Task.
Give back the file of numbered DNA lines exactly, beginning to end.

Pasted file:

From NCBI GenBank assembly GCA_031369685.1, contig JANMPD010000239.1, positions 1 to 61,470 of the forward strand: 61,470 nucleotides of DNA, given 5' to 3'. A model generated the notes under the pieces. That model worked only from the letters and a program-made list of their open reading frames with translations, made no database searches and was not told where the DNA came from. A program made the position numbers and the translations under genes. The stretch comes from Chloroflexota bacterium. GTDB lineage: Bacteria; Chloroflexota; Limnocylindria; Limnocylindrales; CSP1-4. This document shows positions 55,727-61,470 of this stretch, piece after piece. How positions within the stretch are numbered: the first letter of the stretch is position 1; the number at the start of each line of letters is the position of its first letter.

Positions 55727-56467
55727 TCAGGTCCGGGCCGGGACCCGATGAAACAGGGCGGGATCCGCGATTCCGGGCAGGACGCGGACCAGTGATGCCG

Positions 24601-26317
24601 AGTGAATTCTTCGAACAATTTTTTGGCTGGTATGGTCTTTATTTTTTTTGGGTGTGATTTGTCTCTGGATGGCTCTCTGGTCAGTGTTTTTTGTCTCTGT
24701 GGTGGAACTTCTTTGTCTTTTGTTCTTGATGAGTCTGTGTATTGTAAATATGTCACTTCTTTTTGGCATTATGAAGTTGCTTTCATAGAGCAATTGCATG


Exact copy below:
From NCBI GenBank assembly GCA_031369685.1, contig JANMPD010000239.1, positions 1 to 61,470 of the forward strand: 61,470 nucleotides of DNA, given 5' to 3'. A model generated the notes under the pieces. That model worked only from the letters and a program-made list of their open reading frames with translations, made no database searches and was not told where the DNA came from. A program made the position numbers and the translations under genes. The stretch comes from Chloroflexota bacterium. GTDB lineage: Bacteria; Chloroflexota; Limnocylindria; Limnocylindrales; CSP1-4. This document shows positions 55,727-61,470 of this stretch, piece after piece. How positions within the stretch are numbered: the first letter of the stretch is position 1; the number at the start of each line of letters is the position of its first letter.

Positions 55727-56467
55727 TCAGGTCCGGGCCGGGACCCGATGAAACAGGGCGGGATCCGCGATTCCGGGCAGGACGCGGACCAGTGATGCCG

Positions 24601-26317
24601 AGTGAATTCTTCGAACAATTTTTTGGCTGGTATGGTCTTTATTTTTTTTGGGTGTGATTTGTCTCTGGATGGCTCTCTGGTCAGTGTTTTTTGTCTCTGT
24701 GGTGGAACTTCTTTGTCTTTTGTTCTTGATGAGTCTGTGTATTGTAAATATGTCACTTCTTTTTGGCATTATGAAGTTGCTTTCATAGAGCAATTGCATG